"The situation with North Korea has understandably caused concern about what might happen if a nuclear strike targeted and reached the Los Angeles area," said Kate Hutton, public information officer for the City of Los Angeles Emergency Management Department. "We continue to closely monitor this situation as well as all threats and hazards we might face in Los Angeles."
A view of the skyscrapers of downtown Los Angeles, the administrative and financial districts is captured.Seattle, Los Angeles and San Francisco, like most major metropolitan areas in the United States, have alert systems that residents can sign up for on their phones or via email.
"It's a very alarming possibility and it's concerning should something of this nature happen," Kristin Hogan, the spokesperson for the San Francisco department of emergency management, told ABC News.
AVATAR Robotic Kiosk Ready To Detect Lies In Travelers
Despite the happy spin put on this research, this is one of the cornerstones to the new pre-crime world we are embarking upon. It’s an inversion of the American principle that you are innocent until proven guilty in a court of law. Now, an algorithmic overlord will decide who is presumed to be guilty and should have their travel restricted … or worse. Notice, too, that this system is not intended to stop only at border control — which might be an area that even the liberty-minded could accede to — additional uses mentioned include “law enforcement, job interviews and other human resources applications…” According to these researchers, the unit is ready to deploy, they are merely waiting for it to be accepted by the government. What could possibly go wrong?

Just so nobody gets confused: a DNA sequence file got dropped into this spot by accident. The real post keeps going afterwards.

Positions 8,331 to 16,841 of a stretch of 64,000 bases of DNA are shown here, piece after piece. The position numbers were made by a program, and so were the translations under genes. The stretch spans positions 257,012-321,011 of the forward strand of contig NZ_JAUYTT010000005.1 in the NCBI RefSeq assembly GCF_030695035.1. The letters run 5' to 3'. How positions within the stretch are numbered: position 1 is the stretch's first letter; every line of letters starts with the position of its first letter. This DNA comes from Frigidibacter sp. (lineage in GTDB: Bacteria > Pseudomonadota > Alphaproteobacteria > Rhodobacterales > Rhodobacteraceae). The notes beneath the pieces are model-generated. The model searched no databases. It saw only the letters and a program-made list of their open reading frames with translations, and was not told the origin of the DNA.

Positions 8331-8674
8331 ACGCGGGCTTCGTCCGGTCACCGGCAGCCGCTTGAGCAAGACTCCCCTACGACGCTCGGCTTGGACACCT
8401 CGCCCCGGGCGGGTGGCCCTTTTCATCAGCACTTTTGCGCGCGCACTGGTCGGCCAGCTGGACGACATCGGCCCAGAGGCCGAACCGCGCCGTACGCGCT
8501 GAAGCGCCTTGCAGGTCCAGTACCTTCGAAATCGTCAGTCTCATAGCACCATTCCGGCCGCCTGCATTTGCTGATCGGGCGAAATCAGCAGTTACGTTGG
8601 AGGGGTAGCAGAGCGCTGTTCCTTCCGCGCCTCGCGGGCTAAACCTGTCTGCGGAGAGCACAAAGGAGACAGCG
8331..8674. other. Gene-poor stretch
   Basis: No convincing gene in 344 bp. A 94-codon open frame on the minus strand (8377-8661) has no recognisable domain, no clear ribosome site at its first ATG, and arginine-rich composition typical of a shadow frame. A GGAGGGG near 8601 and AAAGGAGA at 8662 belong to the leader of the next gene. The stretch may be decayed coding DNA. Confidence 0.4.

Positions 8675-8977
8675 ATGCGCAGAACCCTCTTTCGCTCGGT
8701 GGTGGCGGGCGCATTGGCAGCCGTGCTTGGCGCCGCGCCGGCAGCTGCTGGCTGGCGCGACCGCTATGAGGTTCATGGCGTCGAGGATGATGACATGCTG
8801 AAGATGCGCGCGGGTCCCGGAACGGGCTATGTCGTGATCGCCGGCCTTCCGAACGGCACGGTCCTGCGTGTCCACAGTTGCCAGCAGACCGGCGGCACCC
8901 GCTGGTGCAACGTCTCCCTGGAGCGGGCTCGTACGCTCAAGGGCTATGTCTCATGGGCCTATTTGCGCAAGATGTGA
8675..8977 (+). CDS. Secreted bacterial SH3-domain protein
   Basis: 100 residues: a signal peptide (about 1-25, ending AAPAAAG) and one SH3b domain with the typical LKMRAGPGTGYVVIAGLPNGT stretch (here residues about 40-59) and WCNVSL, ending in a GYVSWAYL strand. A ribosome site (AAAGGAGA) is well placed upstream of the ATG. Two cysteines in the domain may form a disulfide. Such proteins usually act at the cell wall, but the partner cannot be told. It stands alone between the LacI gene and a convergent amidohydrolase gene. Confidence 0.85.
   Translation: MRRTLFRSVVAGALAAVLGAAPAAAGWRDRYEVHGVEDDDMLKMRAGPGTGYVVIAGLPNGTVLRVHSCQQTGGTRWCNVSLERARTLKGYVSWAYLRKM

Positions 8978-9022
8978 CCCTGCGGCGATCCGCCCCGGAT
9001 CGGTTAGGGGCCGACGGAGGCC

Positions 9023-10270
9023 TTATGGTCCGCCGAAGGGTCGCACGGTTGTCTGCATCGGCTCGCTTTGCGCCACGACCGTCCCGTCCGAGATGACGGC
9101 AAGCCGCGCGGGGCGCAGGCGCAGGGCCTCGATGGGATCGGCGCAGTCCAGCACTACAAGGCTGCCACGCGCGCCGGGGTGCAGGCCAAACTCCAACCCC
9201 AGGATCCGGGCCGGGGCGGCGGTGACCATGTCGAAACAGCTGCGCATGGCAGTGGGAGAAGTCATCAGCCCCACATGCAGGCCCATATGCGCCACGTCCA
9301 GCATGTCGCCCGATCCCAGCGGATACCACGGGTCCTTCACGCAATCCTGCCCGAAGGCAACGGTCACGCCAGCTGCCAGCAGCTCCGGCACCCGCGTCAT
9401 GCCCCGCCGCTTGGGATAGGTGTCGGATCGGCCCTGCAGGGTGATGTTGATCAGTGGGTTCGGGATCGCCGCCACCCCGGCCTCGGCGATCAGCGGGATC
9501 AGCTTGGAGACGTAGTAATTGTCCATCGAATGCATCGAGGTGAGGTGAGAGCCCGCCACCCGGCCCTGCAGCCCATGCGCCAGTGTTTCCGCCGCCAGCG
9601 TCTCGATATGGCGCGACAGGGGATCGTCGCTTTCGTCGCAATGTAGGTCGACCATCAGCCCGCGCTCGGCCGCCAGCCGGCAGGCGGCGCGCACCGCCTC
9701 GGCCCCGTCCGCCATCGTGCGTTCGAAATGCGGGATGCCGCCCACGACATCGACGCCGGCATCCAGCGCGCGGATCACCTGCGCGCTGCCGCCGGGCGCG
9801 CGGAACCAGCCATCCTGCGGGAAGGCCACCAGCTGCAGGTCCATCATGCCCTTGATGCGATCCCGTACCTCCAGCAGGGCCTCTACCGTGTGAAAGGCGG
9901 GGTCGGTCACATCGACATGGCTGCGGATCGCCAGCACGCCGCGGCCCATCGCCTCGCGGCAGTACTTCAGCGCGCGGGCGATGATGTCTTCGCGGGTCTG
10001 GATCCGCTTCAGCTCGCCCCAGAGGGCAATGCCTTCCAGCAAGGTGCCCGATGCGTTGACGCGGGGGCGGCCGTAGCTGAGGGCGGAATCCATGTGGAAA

When you engage in international travel, you may one day find yourself face-to-face with border security that is polite, bilingual and responsive—and robotic.
The Automated Virtual Agent for Truth Assessments in Real Time (AVATAR) is currently being tested in conjunction with the Canadian Border Services Agency (CBSA) to help border security agents determine whether travelers coming into Canada may have undisclosed motives for entering the country.